Home Books Evolution courtesy of #Preview – George Kouros

Evolution courtesy of #Preview – George Kouros

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It was a great pleasure not only to publish Lainey Rowell’s latest book, Growing with Gratitude, on IMPress, but also to write a part myself along with many others.

As Laney wrote, I challenged her by saying, “How does the practice of gratitude improve learning?” and she did a fantastic job in her book of not only sharing why gratitude is valuable in our world, but also strategies that can be implemented both in the classroom and in our lives.

You will love it!

You can pick up your copy here!

For now, here’s my small part of this book:


Like the rest of the world, March 2020 had a significant impact on my life and the lives of those around me. As someone who has benefited from traveling the world and working with educators, I quickly had to find a new path. I was worried about what the future held and how the changes in my career would affect my family and me.

One of the things I focused on in previous years was the practice of gratitude. I remember leaning on these two questions from Tim Denning and make practice in my life. He shared the following questions:

  1. Did I learn one new thing today?
  2. Did I help or inspire one person?

I liked the questions, but I wanted to add a third.

  1. Have I expressed gratitude to someone who has had a positive influence on me?

I ran through these questions leading up to March 2020 and felt it helped me focus at the end of the day while setting the tone for the next.

But I let this practice slip away.

But then I remember reading a post by my good friend Patrick Larkin in March 2020 called “The Best Time to Practice Gratitude.” I read this quote and was a bit confused:


“Find one thing each day that you are grateful for that would not be possible if we were not in these unique circumstances. Parents, ask your children for the same.”

Patrick Larkin


My first thought was, “Wow…that’s really selfish!” When people really struggled, trying to find “good” seemed like a self-centered endeavor.

But I know Patrick well, and I will tell you that he is one of the most caring and dedicated people I have ever met. So I doubted him, and over dinner I asked my daughter Callea, who was three at the time, “What was she thankful for?”

She looked at me and said, “Daddy home.”

The only tearful moment.

I had been on the road for the past ten years without a month at home, and suddenly her words helped me recalibrate and focus on what I did have at the moment compared to what I didn’t have. Suddenly, focusing inward on what I was grateful for helped me think about how I could help others. What seemed like a selfish act actually helped me become selfless in the spotlight.

I noticed this two week period around the world where educators were being celebrated for their fantastic work during Covid and I felt like people were finally appreciating schools and teachers for all they have done for our communities. But then these “two weeks” seemed to be over, and I saw not only a lack of gratitude, but in some cases also harshness towards teachers. I know many people have faced stressful situations, but this really hurts my heart. I decided I wanted to make a difference and help change the narrative, so I started a series on my podcast called 3 Questions About Inspiring Teachers asking the following questions:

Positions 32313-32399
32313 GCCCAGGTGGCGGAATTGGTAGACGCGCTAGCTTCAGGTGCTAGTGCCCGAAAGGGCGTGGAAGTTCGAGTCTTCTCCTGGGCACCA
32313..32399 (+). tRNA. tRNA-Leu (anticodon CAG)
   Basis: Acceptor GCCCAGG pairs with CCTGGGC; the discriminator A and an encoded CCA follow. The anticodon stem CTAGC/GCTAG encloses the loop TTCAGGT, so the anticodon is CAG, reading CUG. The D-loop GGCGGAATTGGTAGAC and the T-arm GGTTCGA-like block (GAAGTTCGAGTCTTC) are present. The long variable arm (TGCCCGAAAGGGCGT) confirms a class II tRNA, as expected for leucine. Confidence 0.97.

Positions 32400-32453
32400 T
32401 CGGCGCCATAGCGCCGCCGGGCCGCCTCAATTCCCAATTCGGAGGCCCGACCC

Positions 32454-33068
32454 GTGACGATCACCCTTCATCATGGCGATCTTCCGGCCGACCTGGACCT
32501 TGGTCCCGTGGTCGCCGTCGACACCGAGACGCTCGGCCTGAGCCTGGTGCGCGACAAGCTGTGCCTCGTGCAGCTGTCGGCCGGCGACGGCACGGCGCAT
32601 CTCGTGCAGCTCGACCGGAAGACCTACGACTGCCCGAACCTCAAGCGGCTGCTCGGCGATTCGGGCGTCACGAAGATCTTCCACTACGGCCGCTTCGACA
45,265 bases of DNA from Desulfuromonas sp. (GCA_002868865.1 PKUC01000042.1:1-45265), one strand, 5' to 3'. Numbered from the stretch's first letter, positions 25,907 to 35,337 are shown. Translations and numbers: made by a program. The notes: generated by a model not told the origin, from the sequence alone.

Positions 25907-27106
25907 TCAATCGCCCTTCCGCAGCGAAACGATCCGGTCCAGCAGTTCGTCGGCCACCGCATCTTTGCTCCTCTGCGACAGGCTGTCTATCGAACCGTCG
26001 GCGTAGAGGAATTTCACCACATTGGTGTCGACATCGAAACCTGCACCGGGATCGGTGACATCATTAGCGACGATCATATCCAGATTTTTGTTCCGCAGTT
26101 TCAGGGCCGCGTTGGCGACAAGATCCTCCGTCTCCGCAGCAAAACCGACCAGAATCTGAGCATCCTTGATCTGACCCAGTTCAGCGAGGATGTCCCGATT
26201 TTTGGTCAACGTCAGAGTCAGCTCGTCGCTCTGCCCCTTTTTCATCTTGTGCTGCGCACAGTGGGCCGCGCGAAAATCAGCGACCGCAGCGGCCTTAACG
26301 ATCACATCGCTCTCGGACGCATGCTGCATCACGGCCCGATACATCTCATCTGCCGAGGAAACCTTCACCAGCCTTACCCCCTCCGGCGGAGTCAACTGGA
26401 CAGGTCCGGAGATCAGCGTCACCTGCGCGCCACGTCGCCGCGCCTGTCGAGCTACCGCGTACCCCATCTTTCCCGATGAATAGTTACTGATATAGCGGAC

1. Who is a teacher who inspired you?
  2. Which of the admins inspired you?
  3. What advice would you give to your freshman self?

It was a way to share the wonderful experiences of educators and express gratitude to the teachers who have influenced our lives. I wanted to model the practice, so I first answered these questions and talked about three of my teachers. My kindergarten teacher, my music teachers and my high school soccer coach. I shared honest stories about them, and within 48 hours, every single one of them reached out to me to thank me for the recognition! I hadn’t spoken to two of them in probably over 20 years, but there they were, cheering me on and thanking me for taking the time to acknowledge them!

I thought about how many educators in the world have NO idea of ​​the impact they have on their students. They’ll never get the “thank you” they deserve, but if I can get them closer, it’s at least a good start.

This podcast series turned into a book called Because of a Teacher, where 15 educators share their answers to these questions. The co-authors of this book have written incredible stories, and in many cases I’ve seen them gift teachers from their past with the books they talked about, and it really warmed my heart. The hope was not only to recognize our great mentors, but also to encourage others in and out of the profession to, in some way, reach out to their former mentors and let them know about their influence. It was magical to watch this practice of being grateful to others not only spread around the world, but also allowed us to go back in time to let them know about their impact.

It was great to see several schools start their own podcast with their current students to ask them about a teacher they had at school who influenced them. Not only does it share what resonates with our kids, but it also encourages students to not wait 40 years like I did to let their teachers know what an impact they had on them!

I always say this and do my best to live it up; it is always better to share gratitude for others too early and not too late. It is a selfless act that benefits not only those who receive it, but also those who give it.

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